Commentaries help us understand verses that are unclear to us. They give us background or customs of the times or other information that enriches our take-away from Scripture. But be careful. Some commentators skew their explanations to suit their own doctrines. Compare what they are saying to the full counsel of the Word of God, and reject anything that contradicts certain verses on the subject.
Step #7: Application
This step can be like mining spiritual treasure, like finding nuggets of gold that bless your life from that point forward.
Application shows us how Scripture touches our lives today. It tells us what God wants us to know or what He wants us to do. It enriches our understanding of who God is and how He wants us to relate to Him or to others. Application gives us the how and/or the why along with the instruction. It shows us the reality of spiritual blessings that we have at our disposal and the reasons behind them. Application builds strength, joy, courage, and endurance. It is an entrance into the riches that are ours to possess in Christ.
If we stop studying a chapter or passage of Scripture with Step 6, we will see many facets of truth. We will identify much of what God is emphasizing or teaching. But Step 7 takes us into another level of learning and growing. Application requires thinking through Scripture with God. It is using His words as a basis for God to lead our hearts and minds into greater understanding and to bless them with additional spiritual insights.
Application is subjective for each person, depending on what we see emphasized according to our current circumstances, struggles, concerns, or perspective; but all of it must agree with the full counsel of God’s Word.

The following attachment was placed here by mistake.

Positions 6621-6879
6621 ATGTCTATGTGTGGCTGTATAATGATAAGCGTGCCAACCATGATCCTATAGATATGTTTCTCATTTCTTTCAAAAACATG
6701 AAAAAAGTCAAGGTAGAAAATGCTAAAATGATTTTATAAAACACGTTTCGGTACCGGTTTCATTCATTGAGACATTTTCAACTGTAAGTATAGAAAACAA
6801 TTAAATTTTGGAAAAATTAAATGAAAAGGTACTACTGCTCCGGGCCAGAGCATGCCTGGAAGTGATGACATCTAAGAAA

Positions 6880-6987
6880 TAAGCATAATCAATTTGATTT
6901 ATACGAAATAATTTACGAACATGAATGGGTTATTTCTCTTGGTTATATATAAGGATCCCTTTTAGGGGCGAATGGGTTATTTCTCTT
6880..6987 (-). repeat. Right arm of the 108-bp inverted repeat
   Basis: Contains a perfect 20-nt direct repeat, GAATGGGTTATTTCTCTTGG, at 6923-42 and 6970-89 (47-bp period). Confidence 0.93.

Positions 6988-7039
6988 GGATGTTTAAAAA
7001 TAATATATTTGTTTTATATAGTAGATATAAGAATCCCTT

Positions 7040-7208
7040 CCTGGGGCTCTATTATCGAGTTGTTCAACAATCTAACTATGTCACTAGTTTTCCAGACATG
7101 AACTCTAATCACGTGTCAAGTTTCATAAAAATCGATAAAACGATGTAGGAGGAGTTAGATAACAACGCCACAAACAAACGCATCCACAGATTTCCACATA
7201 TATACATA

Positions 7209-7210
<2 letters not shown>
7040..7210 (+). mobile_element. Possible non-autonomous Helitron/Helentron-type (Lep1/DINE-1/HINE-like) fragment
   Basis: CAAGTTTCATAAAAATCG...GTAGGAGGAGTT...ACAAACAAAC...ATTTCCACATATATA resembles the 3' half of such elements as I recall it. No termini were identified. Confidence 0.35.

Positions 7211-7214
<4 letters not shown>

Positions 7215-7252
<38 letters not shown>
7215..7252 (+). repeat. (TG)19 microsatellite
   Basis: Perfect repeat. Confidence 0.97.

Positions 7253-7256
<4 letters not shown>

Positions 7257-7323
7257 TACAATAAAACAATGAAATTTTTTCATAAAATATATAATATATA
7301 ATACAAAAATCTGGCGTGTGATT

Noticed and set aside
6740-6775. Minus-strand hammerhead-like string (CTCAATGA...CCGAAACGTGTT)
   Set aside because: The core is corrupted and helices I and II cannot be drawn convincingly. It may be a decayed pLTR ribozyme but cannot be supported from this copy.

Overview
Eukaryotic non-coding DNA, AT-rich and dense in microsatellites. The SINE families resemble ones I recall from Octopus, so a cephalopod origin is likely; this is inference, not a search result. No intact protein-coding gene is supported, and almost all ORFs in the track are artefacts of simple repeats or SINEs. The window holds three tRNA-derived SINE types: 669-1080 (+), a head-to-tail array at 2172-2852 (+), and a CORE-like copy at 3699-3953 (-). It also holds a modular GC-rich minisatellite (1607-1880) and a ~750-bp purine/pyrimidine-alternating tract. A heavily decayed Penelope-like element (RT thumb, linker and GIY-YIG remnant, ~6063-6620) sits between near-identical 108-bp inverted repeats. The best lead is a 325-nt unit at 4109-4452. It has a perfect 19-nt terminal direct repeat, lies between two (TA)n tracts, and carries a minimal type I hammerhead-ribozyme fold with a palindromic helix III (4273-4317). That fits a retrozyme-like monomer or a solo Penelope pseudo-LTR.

Let me share with you the process that I used to develop application for Psalm 107.
1) Noticing the paragraph divisions in the chapter, I wrote a statement for each paragraph stating the people’s problem and God’s solution.
2) Then I turned each statement into an instruction that I could apply to life today.
3) I also wrote a chapter title that showed what all of the paragraphs had in common.
Here is my application for the chapter:
Psalm 107 Cry out to God, and Watch Him Deliver You
v.1-9 Cry out to God when your soul has great need, and He will satisfy it with goodness.
v.10-16 Cry out to God when your rebellion against His word has brought you into bondage, and He will break your chains.
v.17-22 Cry out to God when your sin has brought affliction into your life, and He will send His word to heal you of your destructive ways.
v.23-32 Cry out to God when He allows a storm in your life, and He will send calm (to your soul or to your circumstances).
v.33-43 Look to God and depend on His lovingkindness and protection, because He blesses those who need His help, but He brings judgment on the wicked who oppress them.
I hope this psalm has blessed you as it did me. You may want to develop your own application for it, or try the tools on one of your favorite chapters of the Bible. Leave me a comment if you do. Remember the promise from Psalm 107:9, my favorite verse: God “satisfies the longing soul, and fills the hungry soul with goodness” (NKJV). Oh, that we would thank Him for His wonderful works! They are endless.
May God richly bless your study of His Word!
1 All Scripture is New King James Version. Used by permission.
2 Larry Pierce, The Online Bible, CD-ROM (Winterbourne, Ontario: Larry Pierce, 2007), Psalm 107:1.
© Copyright 2014 by Katy Kauffmanpersonal Bible study, How to study the Bible, quiet time, Psalm 107: Cry Out to God—Using 7 Bible Study Tools, Katy Kauffman, Lighthouse Bible Studies